The collection of definitions of “accident” in Oil Base, Inc. merely indicates the word's ambiguity in the abstract.   We would commit the fallacy of equivocation to conclude such abstract ambiguity renders the word ambiguous as used in insurer's policy.  (Engel, With Good Reason (1986) pp. 106–113.)   “Accident” can be used unambiguously in an insurance policy despite its number of meanings in the abstract.  (Cf. Foremost Insurance Co. v. Eanes (1982) 134 Cal.App.3d 566, 571–572, 184 Cal.Rptr. 635.)

The finding of ambiguity in Oil Base, Inc. does not compel a similar conclusion here because that case involved a different type of policy limitation, namely one concerning the location of the accident.   Moreover, the limitation there was misplaced in the policy.  (271 Cal.App.2d 378, 388–389, 76 Cal.Rptr. 594.)   We also observe the policy interpretation in Oil Base, Inc. has “been severely criticized” (Foremost Insurance Co., supra, 134 Cal.App.3d at p. 571, 184 Cal.Rptr. 635) as “in direct conflict with all other California cases as well as the leading cases from other jurisdictions.”   (Employers Casualty Co. v. Northwestern Nat. Ins. Group (1980) 109 Cal.App.3d 462, 469, 167 Cal.Rptr. 296, and cases there cited.)

 Contrary to heirs' argument, it is irrelevant to our insurance policy interpretation that the police filed two accident reports.

We reach the same conclusion as did the law-and-motion judge;  namely, the insurance policy provisions limiting maximum liability “for any one auto accident” unambiguously contemplate two consecutive collisions as occurred here to be one accident.

6. Interpretation of alternative policy limits for “each person” and “each accident”

Heirs complain of the trial judge's denial of their request for an advisory jury and his conclusion there is no ambiguity in the policy  provisions limiting bodily injury coverage to $100,000 for each person up to a maximum of $300,000 for each accident.   Heirs cite no authority requiring an advisory jury to assist a court's interpretation of an insurance policy.

 These issues are intertwined.   As noted above, whether an insurance policy is ambiguous is a question of law.  (Producers Dairy Delivery Co., supra, 41 Cal.3d 903, 912, 226 Cal.Rptr. 558, 718 P.2d 920.)   Moreover, once an ambiguity is identified, it is a question of law, at least preliminarily, whether an insured's expectation of coverage is objectively reasonable.  (Cf. Wolf Machinery Co. v. Insurance Co. of North America (1982) 133 Cal.App.3d 324, 329, 183 Cal.Rptr. 695;  Hallmark Ins. Co. v. Superior Court (1988) 201 Cal.App.3d 1014, 1019, 247 Cal.Rptr. 638;  Producers Dairy Delivery Co., supra, 41 Cal.3d 903, 913, 226 Cal.Rptr. 558, 718 P.2d 920.)  “[A] finding of ambiguity in policy language cannot be based on an unreasonable misunderstanding on the part of the insured.”  (Ibid.)  A question of fact for a jury arises only where conflicting extrinsic evidence supports different, reasonable policy interpretations.  (Cf. Warner Constr. Corp. v. City of Los Angeles (1970) 2 Cal.3d 285, 291, 293, 85 Cal.Rptr. 444, 466 P.2d 996;  Castro v. Fireman's Fund American Life Ins. Co. (1988) 206 Cal.App.3d 1114, 1119, 253 Cal.Rptr. 833;  Harabedian v. Zurich Ins. Co. (1963) 218 Cal.App.2d 702, 705, 32 Cal.Rptr. 813.)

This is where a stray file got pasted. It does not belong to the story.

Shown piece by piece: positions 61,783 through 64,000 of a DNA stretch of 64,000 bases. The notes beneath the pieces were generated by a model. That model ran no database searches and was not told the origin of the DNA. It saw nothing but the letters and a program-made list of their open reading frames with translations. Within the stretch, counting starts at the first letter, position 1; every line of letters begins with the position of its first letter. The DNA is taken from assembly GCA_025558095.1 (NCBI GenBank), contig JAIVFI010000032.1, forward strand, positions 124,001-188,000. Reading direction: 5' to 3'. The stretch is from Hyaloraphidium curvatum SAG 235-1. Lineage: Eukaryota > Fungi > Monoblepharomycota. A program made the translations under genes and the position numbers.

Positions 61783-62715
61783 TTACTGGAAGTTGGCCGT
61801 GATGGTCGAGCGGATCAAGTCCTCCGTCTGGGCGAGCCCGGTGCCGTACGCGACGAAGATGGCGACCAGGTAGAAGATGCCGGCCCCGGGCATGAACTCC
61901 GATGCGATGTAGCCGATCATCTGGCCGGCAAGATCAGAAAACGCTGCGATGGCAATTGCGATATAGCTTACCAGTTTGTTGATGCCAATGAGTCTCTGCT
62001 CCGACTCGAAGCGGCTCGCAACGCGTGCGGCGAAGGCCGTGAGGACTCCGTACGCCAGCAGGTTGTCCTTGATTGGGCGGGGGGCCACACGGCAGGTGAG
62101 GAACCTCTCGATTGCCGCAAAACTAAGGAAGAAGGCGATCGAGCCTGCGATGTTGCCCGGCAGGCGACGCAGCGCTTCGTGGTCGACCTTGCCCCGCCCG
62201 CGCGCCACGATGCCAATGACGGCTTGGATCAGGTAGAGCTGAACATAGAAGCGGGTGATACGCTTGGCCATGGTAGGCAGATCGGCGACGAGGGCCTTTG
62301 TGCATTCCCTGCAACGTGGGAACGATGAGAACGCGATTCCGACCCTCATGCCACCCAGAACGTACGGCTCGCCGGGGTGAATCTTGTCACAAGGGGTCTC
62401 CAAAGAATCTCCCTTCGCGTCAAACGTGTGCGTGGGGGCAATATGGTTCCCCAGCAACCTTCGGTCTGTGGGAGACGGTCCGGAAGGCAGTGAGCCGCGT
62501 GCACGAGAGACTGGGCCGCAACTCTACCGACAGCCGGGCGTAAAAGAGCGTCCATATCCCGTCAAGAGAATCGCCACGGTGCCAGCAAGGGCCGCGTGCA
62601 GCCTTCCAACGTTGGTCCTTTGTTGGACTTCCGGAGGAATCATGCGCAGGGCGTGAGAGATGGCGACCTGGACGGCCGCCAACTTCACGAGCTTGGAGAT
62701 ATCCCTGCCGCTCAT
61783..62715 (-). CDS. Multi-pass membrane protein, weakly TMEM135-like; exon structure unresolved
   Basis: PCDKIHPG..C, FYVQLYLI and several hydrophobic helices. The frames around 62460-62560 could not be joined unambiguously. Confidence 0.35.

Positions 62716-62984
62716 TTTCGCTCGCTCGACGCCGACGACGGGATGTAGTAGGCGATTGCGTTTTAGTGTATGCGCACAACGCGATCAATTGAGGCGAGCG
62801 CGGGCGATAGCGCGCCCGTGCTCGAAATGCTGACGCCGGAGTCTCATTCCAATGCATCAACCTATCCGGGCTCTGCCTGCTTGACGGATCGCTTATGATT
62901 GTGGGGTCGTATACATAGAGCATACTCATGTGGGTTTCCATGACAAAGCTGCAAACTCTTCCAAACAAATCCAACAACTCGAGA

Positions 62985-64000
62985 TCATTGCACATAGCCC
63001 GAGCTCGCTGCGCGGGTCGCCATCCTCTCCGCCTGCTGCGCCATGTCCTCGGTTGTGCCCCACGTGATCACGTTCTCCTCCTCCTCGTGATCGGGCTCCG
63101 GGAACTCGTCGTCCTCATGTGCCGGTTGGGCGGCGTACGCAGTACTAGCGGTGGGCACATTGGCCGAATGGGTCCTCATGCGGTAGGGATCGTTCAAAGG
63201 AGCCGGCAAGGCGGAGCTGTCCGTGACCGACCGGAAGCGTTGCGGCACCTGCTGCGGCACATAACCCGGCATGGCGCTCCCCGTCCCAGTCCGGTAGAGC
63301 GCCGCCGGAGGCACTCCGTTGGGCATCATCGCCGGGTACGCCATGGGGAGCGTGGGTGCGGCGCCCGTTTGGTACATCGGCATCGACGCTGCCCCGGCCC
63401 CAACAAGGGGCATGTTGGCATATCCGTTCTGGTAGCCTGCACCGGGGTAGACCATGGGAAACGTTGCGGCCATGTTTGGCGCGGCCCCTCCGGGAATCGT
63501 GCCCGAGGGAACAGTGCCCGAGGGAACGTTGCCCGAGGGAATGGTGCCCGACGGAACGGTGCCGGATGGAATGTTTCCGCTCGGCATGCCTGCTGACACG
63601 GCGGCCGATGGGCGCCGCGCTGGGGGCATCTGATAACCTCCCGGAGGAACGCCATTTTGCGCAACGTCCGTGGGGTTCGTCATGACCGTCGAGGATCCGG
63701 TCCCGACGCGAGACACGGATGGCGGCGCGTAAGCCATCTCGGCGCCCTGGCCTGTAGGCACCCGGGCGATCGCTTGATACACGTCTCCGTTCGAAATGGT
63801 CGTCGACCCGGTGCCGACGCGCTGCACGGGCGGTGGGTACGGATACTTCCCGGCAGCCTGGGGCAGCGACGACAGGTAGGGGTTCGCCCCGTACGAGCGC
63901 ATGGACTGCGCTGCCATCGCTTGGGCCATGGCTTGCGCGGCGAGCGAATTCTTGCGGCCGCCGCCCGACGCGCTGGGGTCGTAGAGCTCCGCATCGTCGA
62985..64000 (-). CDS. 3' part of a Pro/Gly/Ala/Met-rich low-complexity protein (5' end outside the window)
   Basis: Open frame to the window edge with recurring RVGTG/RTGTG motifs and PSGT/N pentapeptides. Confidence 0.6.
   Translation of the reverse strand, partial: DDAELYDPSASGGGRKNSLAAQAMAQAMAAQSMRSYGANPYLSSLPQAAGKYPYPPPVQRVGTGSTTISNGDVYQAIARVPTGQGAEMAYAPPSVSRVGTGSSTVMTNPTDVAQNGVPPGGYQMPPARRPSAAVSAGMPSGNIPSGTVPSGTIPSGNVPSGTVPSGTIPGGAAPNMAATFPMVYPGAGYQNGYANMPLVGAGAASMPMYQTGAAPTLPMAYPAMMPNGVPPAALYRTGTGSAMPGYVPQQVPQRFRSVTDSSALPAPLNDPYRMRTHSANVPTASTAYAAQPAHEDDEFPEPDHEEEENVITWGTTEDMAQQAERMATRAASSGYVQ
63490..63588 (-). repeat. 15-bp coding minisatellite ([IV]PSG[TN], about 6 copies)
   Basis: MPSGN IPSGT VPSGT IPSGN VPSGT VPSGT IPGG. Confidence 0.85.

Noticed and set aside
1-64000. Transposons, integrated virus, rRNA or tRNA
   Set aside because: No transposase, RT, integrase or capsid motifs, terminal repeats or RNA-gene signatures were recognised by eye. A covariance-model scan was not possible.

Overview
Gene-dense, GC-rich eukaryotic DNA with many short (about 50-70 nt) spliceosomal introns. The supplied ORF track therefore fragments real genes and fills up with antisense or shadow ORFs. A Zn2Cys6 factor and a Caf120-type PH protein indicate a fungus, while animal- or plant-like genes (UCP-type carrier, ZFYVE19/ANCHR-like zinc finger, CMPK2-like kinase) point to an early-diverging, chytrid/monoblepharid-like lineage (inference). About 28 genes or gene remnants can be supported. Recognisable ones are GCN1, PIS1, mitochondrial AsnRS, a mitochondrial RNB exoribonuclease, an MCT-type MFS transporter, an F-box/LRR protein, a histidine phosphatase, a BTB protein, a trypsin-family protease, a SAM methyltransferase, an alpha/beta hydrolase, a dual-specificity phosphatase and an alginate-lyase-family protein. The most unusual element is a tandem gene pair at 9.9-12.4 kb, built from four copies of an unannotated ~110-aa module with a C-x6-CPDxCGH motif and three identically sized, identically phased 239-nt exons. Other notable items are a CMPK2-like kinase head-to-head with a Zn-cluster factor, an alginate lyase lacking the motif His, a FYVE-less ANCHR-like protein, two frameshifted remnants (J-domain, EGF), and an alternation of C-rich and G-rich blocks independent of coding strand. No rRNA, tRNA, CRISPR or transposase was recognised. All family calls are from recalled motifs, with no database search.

If the trial court correctly determined there was no ambiguity, it follows there was no need for a jury.   Heirs contend:  the policy declarations page is ambiguous where it describes the bodily injury limits of liability as “EA PER $100,000;”  insured was reasonably confused, as he claimed to be, by these abbreviations;  the ambiguity would have been resolved had the policy stated “EACH PERSON $100,000.”

Any potential uncertainty about the abbreviations on the declarations page is resolved by reference to the policy's section entitled “limit of liability” explaining there were maximum limits for “each person” and “each accident.”   It is also apparent the total limit of $300,000 for “each accident” applies no matter how many persons suffered $100,000 worth of bodily injury.

We conclude the trial court correctly determined there was no ambiguity in these policy provisions and properly observed insured's testimony concerning his reasonable expectations was not “really very probative as to the issues because his subjective beliefs and understanding are not the test.”   Under the circumstances, a trial was unnecessary.  (Farm Air Flying Service v. Southeastern Aviation Ins. Services, Inc. (1988) 206 Cal.App.3d 637, 641, 254 Cal.Rptr. 1.)

 7. Disposition

The judgment is affirmed.   Insurer is entitled to costs on appeal.

FOOTNOTES

1.   We find no separate statement by heirs in opposition to insurer's separate statement of undisputed facts, but this does not appear to have been the basis for granting summary adjudication.  (See Code Civ. Proc., § 437c, subd. (b).)

AGLIANO, Presiding Justice.

COTTLE and ELIA JJ., concur.